“Speak English!” can be one of the cruelest things for an immigrant to hear. It can sound simultaneously like a demand for instant assimilation, an accusation of disloyalty, and a presumption of stubbornness or ignorance. In some circles, the call for immigrants to speak English has fused with a call for less immigration in general, as though language differences are themselves offensive. It’s no accident that “You have to speak English!” was a Donald Trump rallying cry.
The uncomfortable reality is that learning English can, in fact, make immigrants’ lives much better. Immigrants who learn English improve both their earnings and their acceptance by other Americans. Most immigrants want to learn English, and immigration advocates think it should be easier for them to do so. Unfortunately, it’s extremely difficult for immigrants to find English classes that are affordable and accessible.
I know firsthand the bewilderment of living in a new culture with no language skills. A few months after my family immigrated to the United States, my mom and I sat in our apartment in Los Angeles, trying to absorb English from MTV. Madonna glided down a red staircase in the “Material Girl” music video, and we both wondered what it all meant.
In the U.S., English proficiency and earnings are tightly bound. Overall, immigrants make up a sixth of the American workforce, and immigrants who learn English earn more, mostly because they become eligible for higher-paying jobs. “Every little bit of English you learn will actually get you a better job,” Amanda Bergson-Shilcock, a senior fellow at the National Skills Coalition, which advocates for vocational-skills training, told me. “Even entry-level jobs in the U.S. overwhelmingly require some level of English.” (Ultimately, my mom learned English at her job at McDonald’s. I learned in school.)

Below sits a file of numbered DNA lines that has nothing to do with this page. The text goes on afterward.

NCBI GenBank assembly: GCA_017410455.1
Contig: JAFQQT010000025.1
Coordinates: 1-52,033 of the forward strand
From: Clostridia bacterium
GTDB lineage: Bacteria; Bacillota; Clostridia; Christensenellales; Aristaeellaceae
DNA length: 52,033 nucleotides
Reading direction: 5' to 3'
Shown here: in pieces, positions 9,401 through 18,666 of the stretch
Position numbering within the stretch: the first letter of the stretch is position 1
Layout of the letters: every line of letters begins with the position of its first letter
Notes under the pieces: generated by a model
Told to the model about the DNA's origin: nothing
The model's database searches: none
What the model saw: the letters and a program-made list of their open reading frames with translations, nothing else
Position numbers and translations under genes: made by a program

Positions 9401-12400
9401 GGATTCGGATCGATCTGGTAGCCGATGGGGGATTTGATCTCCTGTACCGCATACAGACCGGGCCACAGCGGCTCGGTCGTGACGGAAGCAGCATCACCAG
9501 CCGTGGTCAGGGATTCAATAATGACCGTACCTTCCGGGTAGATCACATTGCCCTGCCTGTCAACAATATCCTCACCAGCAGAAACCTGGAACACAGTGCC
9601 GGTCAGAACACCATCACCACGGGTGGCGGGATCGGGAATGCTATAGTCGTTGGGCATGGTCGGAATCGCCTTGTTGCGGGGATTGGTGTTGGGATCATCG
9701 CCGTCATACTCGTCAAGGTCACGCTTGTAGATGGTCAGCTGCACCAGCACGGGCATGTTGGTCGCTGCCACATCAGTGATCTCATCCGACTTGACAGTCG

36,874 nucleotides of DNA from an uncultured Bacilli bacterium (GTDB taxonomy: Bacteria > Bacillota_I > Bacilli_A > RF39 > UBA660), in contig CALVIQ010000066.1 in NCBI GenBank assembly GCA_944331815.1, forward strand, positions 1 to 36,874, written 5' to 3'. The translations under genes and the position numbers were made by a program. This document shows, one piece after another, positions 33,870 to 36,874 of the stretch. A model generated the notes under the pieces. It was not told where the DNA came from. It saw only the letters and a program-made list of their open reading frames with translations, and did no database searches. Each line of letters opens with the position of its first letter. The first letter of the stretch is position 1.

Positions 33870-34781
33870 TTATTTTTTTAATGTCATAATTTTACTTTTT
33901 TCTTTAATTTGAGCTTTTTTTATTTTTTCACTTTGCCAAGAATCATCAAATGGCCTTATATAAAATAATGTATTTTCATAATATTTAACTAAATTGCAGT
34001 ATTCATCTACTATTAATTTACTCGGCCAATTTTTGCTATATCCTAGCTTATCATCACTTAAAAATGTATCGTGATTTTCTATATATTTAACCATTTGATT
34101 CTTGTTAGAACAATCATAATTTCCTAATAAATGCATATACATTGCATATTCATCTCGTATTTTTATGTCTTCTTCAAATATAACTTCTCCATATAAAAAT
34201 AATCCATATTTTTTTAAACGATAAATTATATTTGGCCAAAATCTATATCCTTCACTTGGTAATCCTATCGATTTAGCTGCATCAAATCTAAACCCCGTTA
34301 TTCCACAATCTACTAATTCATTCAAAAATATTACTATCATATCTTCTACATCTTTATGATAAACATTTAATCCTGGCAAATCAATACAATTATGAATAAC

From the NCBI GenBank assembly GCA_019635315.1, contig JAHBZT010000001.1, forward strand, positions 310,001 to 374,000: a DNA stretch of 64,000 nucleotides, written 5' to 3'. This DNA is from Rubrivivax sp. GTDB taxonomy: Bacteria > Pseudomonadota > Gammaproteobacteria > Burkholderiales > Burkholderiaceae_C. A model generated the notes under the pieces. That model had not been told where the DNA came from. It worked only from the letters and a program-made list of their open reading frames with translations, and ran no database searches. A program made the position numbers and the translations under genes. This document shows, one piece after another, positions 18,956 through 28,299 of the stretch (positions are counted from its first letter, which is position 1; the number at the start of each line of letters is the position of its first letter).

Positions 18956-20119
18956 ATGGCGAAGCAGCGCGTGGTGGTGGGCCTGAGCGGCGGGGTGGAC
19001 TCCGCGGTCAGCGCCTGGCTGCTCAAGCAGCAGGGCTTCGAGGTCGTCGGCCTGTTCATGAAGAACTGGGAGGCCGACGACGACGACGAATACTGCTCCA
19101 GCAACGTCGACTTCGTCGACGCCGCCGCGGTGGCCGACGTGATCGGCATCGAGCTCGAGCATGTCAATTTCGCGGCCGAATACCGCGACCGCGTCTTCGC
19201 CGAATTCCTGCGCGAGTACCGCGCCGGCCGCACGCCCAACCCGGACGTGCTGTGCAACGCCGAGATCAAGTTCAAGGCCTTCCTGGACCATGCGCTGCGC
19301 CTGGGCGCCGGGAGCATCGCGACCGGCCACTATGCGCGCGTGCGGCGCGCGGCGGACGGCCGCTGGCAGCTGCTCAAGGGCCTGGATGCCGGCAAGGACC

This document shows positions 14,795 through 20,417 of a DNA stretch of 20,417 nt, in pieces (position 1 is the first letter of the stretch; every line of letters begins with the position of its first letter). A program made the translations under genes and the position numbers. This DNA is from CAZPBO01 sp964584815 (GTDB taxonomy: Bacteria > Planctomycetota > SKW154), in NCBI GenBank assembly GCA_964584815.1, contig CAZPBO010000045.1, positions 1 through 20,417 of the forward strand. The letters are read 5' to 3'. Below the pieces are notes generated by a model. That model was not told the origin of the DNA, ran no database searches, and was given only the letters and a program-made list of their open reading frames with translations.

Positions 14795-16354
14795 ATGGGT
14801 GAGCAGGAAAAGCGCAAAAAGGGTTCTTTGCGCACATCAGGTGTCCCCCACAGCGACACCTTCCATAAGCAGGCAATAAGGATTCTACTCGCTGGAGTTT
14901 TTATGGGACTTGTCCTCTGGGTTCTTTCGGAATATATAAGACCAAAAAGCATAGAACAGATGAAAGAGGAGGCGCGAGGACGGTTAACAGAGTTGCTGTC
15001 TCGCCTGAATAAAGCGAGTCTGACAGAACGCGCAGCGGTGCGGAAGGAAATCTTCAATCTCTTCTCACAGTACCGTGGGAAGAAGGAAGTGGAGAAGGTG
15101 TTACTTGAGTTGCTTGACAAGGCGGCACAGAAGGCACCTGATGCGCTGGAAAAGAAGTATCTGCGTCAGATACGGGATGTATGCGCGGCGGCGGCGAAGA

Rightly or wrongly, immigrants’ English skills influence Americans’ views of immigration. A majority of Americans believe that a person must speak English to be considered American. Though Republicans are more likely to strongly endorse this view, even majorities of first-generation immigrants and liberal Democrats believe that English fluency is necessary for integration into American society. This isn’t necessarily a measure of xenophobia; people of both parties tend to be accepting of those who speak English with an accent. Part of the explanation, says Emily Ekins, the director of polling at the Cato Institute, which recently conducted a large survey on the topic, is that people want to understand their neighbors. “You need to speak some kind of common language in order to have a deeper relationship with other people,” Ekins told me. “When was the last time you had someone over to your house for dinner if you didn’t both speak the same language?”
As I describe in my book, several studies show that Americans view immigrants who speak English more positively than they view immigrants who don’t. So does the federal government: One of the requirements to become a U.S. citizen is to pass an English-language test, but “that fear of the English test is one of the reasons that people don’t go through the naturalization process,” says Cecilia Muñoz, who was the director of the White House Domestic Policy Council under President Barack Obama.
Yet the U.S. has an unusually laissez-faire attitude toward immigrant integration. Other industrialized countries do more to integrate immigrants and refugees into their society. In Sweden, foreigners get unlimited Swedish lessons at no cost; sometimes these lessons are built into job-training programs. France requires a short indoctrination session on “French values,” but afterward offers 400 hours of language instruction with free child care. Canada offers extensive free language classes to newcomers, some of which provide free child care and transportation. “Canada is starting from the premise of ‘Hey, you’re immigrating to Canada because you have skills? Oh, what’s to stop you from using those skills in our labor market? English or French skills? Okay, how do we make sure you have English or French skills?’” Bergson-Shilcock said. The U.S., though, has no national policy aimed at helping immigrants become full-fledged Americans. “We’ve basically said, ‘Hi, you’re here. Good luck; sink or swim on your own.’”